U.S. arms deals with foreign governments have surged under the Obama administration, as part of an apparent push by the White House and State Department to have allies “share the burden” of providing security. The increase, though, has raised concern that the weapons and military equipment could fall into the wrong hands or be used by unstable governments against their own people – or us. “With very little public debate, the Obama administration has embarked on a course that could undermine U.S. national security,” the Center for International Policy cautioned in a report that cited efforts to loosen export controls. The sharp uptick in sales from U.S. weapons manufacturers has been tracked by the Stockholm International Peace Research Institute. According to its database, sales to foreign buyers rose from $6.9 billion in 2009 to more than $8.7 billion in 2012. The United States now accounts for nearly one-third of all global arms sales.

Deportations by Federal Government Down in 2013

The federal government deported 368,644 people last fiscal year, a 10 percent decrease from the previous year and the first time deportations dropped since President Barack Obama took office in 2008. The decrease comes as Obama has been under growing pressure from immigration advocates and some members of Congress to ease up on record deportations. At the same time, the president has been trying to avoid appearing lax on enforcement in order to persuade Congress to pass reforms that include a pathway to citizenship for millions of immigrants in the country illegally. Immigrant advocates say, however, that the decrease isn’t enough and vow to continue fighting deportations, while enforcement proponents say Obama’s administration should be deporting more people, not fewer. One of the reasons Immigration and Customs Enforcement deported fewer people in 2013 is that the agency is focusing more attention on catching and removing serious criminals, whose cases take more time, ICE officials said.

White House Again Stretches Health Care Sign-Up Deadline

The Obama administration said Tuesday that it would provide more time for people to sign up for health insurance if they could show that they missed the Tuesday deadline for applications because of problems with the federal health care website. In effect, the administration was stretching the deadline once again, after a last-minute surge of interest among people seeking coverage. The administration hailed what it described as “amazing interest” in new health insurance options and said the federal website alone received “two million site visits” on Monday. It was not clear on Tuesday how many people would be affected, or how consumers would prove that website errors had prevented them from signing up by the deadline on Tuesday night.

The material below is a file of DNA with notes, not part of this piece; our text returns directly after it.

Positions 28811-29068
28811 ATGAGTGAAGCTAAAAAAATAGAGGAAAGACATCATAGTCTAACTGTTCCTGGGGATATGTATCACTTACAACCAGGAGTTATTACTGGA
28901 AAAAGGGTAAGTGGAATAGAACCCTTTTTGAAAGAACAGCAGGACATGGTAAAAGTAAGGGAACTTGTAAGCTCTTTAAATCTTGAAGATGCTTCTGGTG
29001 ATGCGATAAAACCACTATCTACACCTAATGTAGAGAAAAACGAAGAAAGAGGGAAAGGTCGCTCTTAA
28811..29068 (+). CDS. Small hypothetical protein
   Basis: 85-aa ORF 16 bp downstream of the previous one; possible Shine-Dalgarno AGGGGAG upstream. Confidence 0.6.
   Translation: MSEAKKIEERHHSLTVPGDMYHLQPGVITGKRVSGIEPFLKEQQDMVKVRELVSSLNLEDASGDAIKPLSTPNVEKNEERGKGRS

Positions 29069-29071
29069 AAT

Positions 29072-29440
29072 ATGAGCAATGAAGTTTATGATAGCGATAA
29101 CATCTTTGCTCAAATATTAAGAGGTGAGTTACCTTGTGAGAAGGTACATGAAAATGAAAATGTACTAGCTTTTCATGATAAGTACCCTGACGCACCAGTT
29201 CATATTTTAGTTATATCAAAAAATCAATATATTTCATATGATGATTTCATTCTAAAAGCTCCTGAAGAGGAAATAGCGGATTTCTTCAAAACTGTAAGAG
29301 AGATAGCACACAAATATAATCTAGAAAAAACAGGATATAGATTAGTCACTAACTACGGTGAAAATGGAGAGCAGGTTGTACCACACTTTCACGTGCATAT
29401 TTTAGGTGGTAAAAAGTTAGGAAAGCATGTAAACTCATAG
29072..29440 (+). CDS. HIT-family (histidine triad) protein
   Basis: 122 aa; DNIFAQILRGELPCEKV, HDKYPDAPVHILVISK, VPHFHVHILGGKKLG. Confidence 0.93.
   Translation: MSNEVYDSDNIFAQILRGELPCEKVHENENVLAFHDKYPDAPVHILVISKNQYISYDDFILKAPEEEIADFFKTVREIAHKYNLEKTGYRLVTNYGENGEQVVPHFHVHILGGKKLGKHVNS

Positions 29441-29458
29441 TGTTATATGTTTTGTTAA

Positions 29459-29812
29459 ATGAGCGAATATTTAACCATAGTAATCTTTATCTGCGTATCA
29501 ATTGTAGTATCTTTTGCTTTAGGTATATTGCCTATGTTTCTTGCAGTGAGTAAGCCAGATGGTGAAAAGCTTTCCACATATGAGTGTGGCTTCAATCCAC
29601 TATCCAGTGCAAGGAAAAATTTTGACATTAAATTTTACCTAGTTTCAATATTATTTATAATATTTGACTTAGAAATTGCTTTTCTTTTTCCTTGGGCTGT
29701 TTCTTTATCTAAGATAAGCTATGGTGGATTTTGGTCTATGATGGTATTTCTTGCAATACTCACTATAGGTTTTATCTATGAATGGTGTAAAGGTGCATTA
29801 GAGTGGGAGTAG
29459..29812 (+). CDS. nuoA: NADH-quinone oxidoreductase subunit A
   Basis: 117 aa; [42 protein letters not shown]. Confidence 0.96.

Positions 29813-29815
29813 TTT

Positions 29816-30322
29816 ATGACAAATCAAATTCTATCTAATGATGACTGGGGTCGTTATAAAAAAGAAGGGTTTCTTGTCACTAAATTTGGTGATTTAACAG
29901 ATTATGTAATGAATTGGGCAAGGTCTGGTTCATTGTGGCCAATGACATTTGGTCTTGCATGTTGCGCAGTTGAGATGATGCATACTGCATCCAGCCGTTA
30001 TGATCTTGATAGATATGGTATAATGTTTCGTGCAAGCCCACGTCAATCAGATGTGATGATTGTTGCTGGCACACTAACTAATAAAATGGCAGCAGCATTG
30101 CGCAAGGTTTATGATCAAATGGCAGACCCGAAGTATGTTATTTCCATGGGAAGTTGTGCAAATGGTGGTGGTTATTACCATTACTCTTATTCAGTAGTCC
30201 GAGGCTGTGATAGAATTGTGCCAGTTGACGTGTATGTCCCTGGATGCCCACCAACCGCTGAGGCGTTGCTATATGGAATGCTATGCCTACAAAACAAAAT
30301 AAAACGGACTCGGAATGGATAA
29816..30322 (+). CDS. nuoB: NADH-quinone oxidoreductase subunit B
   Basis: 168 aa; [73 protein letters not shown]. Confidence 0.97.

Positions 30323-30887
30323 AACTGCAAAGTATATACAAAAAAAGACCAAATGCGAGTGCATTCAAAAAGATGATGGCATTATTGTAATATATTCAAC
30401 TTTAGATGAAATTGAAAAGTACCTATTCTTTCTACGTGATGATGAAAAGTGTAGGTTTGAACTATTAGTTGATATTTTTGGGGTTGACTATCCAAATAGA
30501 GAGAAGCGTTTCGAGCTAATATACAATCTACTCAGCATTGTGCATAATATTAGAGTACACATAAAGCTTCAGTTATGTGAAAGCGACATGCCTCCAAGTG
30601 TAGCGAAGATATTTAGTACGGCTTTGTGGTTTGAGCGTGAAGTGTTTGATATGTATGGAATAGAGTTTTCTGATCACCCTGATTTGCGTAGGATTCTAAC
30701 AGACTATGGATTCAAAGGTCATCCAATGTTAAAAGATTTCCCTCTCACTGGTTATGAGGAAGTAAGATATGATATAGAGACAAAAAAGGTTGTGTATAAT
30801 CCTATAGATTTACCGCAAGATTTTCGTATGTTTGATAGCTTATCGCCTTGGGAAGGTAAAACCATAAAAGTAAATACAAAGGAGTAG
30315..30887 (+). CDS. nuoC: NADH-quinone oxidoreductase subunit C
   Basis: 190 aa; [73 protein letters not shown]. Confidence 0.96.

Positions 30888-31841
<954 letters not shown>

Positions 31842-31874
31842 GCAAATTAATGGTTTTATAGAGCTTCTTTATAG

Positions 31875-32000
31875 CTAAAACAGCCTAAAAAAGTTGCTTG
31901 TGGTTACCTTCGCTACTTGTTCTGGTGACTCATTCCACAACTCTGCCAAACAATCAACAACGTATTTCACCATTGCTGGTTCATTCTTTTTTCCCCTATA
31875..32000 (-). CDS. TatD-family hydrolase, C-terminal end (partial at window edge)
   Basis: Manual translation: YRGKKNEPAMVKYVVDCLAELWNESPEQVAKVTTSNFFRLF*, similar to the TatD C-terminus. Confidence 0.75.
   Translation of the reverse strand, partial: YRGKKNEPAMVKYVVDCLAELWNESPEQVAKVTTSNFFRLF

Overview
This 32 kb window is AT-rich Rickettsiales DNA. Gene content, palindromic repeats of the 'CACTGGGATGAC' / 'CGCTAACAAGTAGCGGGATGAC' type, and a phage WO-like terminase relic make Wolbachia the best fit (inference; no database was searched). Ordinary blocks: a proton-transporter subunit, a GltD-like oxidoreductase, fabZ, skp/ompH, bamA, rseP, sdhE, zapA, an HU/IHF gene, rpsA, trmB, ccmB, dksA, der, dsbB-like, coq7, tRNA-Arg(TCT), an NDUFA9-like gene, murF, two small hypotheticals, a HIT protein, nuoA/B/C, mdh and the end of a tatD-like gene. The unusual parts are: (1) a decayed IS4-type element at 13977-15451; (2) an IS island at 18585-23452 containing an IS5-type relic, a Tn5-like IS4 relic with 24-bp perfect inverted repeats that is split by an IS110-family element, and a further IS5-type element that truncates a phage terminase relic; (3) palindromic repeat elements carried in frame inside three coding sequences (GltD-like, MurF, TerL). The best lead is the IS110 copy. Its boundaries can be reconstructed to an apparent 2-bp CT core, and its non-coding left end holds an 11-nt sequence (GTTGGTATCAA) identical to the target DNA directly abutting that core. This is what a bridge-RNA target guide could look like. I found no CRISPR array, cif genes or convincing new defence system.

Poll: Economy Not Improving

Despite a recent string of positive economic news, Americans say they aren’t feeling the improvements. A new CNN/ORC poll released Friday showed people were pessimistic that the economy was improving. Nearly 70% said the economy is generally in poor shape, and only 32% rated it good. More rural than urban dwellers said the economy was in poor shape. And just over half expected the economy to remain in poor shape a year from now. Behind those numbers are the long-term unemployed, the under-employed and those who have dropped out of — or never even entered — the workforce. They’re not sharing in the surging stock market, and many are about to lose jobless benefits.